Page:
The E.P.O.N.A. Board of Directors organized an e-mail and phone call campaign to target other rescues that possibly had empty stalls and the desire to take these special cases. Many rescues from around the country stepped up to offer to help E.P.O.N.A. in its final days. Flurry’s Hope, a nonprofit organization located in Madison, N.C., that specializes in rescuing blind horses and educating others in care and training of their own blind horses, offered to home Ice Man, a blind horse, due to his notoriety. Flurry’s Hope’s founder, Dr. Emilie Storch, believes that being blind often make them better horses because they make deep emotional connections and have acute senses. Her program brings blind horses needing a second chance together with disadvantaged youth who also need a second chance and can learn from these gentle giants.

The Board of Directors also made several farm visits and had numerous offers to take all three horses when two long-time E.P.O.N.A. volunteers stepped up.

“When the volunteers offered to adopt, we were thrilled,” said Catherine Blake, President of E.P.O.N.A. “We are very fortunate that all three horses are going to people who know and love them and can stay right where they are without being relocated. This is a win-win for everyone, especially the horses!”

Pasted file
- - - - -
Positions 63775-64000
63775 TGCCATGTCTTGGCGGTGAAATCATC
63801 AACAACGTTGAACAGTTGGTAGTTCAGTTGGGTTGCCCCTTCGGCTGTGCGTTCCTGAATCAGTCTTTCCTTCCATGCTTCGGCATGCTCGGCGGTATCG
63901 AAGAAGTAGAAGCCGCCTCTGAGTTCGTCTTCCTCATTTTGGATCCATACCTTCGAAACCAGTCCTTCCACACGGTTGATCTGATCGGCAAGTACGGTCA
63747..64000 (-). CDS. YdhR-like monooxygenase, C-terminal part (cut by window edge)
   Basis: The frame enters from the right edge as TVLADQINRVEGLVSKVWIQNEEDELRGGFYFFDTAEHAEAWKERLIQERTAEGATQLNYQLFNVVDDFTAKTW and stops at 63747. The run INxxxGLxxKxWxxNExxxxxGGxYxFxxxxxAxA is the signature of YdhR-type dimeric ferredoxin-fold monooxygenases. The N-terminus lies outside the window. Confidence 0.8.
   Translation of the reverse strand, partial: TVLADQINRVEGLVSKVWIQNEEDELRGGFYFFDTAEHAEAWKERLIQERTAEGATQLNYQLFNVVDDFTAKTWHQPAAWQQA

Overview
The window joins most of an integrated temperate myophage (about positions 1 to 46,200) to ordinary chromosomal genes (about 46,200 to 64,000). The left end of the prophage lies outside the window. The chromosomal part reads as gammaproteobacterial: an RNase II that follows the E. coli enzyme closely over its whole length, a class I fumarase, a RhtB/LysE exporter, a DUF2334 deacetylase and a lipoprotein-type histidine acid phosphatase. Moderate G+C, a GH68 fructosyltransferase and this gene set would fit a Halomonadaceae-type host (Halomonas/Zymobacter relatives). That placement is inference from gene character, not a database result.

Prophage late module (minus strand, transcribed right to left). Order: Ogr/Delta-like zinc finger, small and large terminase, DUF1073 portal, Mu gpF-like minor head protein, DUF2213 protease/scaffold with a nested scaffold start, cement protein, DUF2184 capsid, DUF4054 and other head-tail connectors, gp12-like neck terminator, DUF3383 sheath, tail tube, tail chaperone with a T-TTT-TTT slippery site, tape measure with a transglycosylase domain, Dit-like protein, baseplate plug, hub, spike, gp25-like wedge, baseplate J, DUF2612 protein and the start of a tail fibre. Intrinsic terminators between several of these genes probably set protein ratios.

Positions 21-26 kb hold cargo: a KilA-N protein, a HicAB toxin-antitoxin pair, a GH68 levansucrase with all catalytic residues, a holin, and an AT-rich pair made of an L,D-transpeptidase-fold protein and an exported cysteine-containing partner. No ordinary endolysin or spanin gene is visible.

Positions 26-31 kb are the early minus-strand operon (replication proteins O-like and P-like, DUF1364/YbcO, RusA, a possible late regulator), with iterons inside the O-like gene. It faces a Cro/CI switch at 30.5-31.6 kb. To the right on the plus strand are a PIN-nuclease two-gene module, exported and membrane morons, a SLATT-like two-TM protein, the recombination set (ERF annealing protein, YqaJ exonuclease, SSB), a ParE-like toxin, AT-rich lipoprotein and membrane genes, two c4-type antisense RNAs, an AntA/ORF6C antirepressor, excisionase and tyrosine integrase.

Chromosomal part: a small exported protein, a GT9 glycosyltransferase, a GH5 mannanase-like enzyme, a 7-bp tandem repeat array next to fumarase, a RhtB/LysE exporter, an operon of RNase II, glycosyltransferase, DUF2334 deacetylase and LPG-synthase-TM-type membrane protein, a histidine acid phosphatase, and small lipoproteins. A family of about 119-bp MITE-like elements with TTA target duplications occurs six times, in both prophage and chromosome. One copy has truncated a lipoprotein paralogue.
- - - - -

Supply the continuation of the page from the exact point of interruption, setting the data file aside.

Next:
Ice Man, a Thoroughbred, and his guide horse, Prize, also a Thoroughbred, have been adopted by a local dentist and E.P.O.N.A. volunteer. Ice Man was well known as a competitive hunter jumper before he lost his sight to Uveitis. Prize, a retired racetrack horse from Rockingham Park in Salem, N.H., has stepped up as his guide horse over the past few months. They look like brothers and act like them, too.

Julie Rossetti, an eight year veteran volunteer of E.P.O.N.A, has adopted Chance, a 14-year-old Warmblood gelding. Chance is deserving of his name since he broke his leg years ago before arriving at E.P.O.N.A. His leg was set incorrectly, causing lameness for life. He gets around just fine, but cannot be ridden. Chance has his own fan club, and often gets letters and Christmas cards. One volunteer, who is also an artist, used to paint and sketch him in the summer months.

“I’ve been volunteering at E.P.O.N.A. since 2002 and have known Chance since the beginning,” Rossetti said. “He captured my heart on day one and hasn’t let go since. I’ve always loved him and decided to take this opportunity to make him mine forever.”

The three horses will remain living at the old E.P.O.N.A. property after the March 31 deadline passes, as it has been rented out by another former E.P.O.N.A. volunteer starting April 1 who is allowing the horses to stay.

If you’d like to support the cause of the blind horse, tax deductible donations can be made to Flurry’s Hope by visiting

E.P.O.N.A. thanks those who have offered their love and support over the years. Thank you.


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